This TV transmitter will handle frequencies up to about 250MHz, so it will work perfectly if you have

on your telly. In principle, the transmitter should work up to 500MHz or more, using the BF959 bipolar transistor. You should be able to generate a signal on UHF channel 21, but I have not (yet) tried this with the first rats-nest version.

TR2 and TR3 may be difficult to get, but you need to select a small-signal transistor with an ft=1.1GHz (1100MHz). For 50/200MHz bands you may be able to get away with 2N2369, but I have found this to be a little temperamental. It seems to “blow”, whereas the BF959 is a lot more tolerant to overloads.

The first prototype transmitter was built on a bit of copper-clad board, just to prove the principle. Due to pressure from visitors to the homepages I have published what I have done, instead of finishing the project. I want to complete the project with a PCB, but you will have to wait for that. No idea as to when that will be – Sorry!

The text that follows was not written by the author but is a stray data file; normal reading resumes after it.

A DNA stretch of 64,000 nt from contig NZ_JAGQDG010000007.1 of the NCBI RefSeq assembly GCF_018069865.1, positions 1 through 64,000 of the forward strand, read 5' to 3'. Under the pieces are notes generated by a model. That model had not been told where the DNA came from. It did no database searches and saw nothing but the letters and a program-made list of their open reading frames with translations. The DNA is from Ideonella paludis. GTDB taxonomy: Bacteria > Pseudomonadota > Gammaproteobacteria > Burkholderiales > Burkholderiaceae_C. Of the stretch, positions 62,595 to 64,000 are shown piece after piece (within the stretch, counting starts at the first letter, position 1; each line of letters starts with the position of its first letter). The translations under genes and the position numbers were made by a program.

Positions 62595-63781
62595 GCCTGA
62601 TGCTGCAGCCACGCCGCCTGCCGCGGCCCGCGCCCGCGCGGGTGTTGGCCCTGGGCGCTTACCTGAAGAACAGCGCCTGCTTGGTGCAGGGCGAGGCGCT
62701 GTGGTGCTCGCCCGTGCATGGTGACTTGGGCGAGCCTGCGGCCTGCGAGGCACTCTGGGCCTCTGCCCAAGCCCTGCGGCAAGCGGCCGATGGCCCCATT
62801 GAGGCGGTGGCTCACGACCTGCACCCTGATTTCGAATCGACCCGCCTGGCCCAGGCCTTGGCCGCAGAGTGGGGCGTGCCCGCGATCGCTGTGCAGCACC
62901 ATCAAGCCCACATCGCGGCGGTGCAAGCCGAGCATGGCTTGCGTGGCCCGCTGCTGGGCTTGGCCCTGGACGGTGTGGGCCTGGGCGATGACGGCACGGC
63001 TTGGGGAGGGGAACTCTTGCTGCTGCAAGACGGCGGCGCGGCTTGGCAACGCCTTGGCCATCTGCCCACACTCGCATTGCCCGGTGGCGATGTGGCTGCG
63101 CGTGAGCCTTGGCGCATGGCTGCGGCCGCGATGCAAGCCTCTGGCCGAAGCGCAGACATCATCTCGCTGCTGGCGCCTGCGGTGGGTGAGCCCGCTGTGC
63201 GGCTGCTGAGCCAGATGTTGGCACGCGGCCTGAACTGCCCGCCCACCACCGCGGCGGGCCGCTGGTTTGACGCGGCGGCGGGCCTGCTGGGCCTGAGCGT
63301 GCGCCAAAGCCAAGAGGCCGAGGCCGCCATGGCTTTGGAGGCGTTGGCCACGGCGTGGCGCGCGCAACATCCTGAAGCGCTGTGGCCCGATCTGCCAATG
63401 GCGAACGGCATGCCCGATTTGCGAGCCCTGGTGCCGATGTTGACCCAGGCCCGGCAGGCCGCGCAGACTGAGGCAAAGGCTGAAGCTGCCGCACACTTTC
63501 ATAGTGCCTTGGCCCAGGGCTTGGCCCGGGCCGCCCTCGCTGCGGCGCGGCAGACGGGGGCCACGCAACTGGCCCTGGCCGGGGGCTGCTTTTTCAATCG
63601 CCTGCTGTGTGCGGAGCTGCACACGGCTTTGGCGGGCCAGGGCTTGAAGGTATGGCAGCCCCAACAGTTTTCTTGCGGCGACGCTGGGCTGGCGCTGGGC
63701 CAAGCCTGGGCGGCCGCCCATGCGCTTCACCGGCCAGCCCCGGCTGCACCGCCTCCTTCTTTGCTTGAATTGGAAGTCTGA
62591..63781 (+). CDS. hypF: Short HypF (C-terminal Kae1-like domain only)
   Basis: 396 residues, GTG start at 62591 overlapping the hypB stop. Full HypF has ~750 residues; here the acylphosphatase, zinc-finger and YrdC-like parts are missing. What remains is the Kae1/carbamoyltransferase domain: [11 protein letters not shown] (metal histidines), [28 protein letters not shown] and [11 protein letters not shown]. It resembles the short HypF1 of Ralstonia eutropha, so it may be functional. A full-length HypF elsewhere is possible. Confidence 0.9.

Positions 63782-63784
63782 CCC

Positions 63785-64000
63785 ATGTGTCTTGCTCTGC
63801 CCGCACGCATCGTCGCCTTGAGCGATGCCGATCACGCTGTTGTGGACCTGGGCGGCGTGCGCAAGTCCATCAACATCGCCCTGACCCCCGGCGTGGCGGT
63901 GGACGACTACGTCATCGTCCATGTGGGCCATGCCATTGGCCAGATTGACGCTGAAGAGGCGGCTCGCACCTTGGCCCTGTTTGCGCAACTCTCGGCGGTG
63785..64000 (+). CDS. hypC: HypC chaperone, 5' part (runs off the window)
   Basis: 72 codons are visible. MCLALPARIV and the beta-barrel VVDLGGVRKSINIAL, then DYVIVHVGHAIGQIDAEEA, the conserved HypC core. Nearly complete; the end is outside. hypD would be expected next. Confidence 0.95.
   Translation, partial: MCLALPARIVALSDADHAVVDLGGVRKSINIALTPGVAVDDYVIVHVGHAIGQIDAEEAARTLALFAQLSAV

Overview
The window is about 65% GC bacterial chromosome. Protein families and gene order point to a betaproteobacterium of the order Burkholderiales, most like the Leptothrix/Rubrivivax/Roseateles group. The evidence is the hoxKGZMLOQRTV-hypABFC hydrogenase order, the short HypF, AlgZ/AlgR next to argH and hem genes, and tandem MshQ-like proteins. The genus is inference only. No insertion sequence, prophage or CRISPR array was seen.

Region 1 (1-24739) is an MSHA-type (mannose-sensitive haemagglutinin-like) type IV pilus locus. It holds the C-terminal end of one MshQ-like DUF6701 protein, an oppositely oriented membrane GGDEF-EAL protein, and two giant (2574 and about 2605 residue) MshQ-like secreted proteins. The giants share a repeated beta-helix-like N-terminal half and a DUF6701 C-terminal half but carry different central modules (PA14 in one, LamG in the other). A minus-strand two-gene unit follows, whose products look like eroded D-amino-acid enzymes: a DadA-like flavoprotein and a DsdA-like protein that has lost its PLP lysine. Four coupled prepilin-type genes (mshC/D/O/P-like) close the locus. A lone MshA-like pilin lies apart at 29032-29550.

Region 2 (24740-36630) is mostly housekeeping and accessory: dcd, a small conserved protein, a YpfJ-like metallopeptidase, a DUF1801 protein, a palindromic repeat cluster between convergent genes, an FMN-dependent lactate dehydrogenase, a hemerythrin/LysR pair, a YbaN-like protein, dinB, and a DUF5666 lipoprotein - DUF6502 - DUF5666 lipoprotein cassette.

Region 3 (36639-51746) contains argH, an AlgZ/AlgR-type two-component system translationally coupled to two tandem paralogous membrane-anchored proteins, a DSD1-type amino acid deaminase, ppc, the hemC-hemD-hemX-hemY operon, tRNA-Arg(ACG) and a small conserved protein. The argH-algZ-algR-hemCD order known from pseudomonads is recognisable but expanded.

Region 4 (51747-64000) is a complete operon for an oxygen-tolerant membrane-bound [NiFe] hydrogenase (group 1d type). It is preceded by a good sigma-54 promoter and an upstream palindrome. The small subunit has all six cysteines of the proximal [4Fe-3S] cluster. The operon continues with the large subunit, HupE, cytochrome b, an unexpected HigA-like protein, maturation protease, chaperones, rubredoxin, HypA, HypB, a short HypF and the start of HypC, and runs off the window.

The coil in the collector of TR2 determins the operating frequency. Using a 4 – 20pf trimmer capacitor I could cover 150MHz to 240MHz. For this the coil is 4 turns of 0.3mm Dia. magnet wire wound on a 6mm drill bit, close-wound, with 5mm wire ends. The tapping to the amplifier is one turn from the +ve supply rail.

I have used a larger coil as an experiment and the frequency went down to cover 40MHz to 75MHz, so it more than covers Band-I. I have no coil data that you could duplicate, but it was about 10 turns with a tapping at 2 turns. I will update this when I know more, but before then you can consider this a rough start for your own experimentation.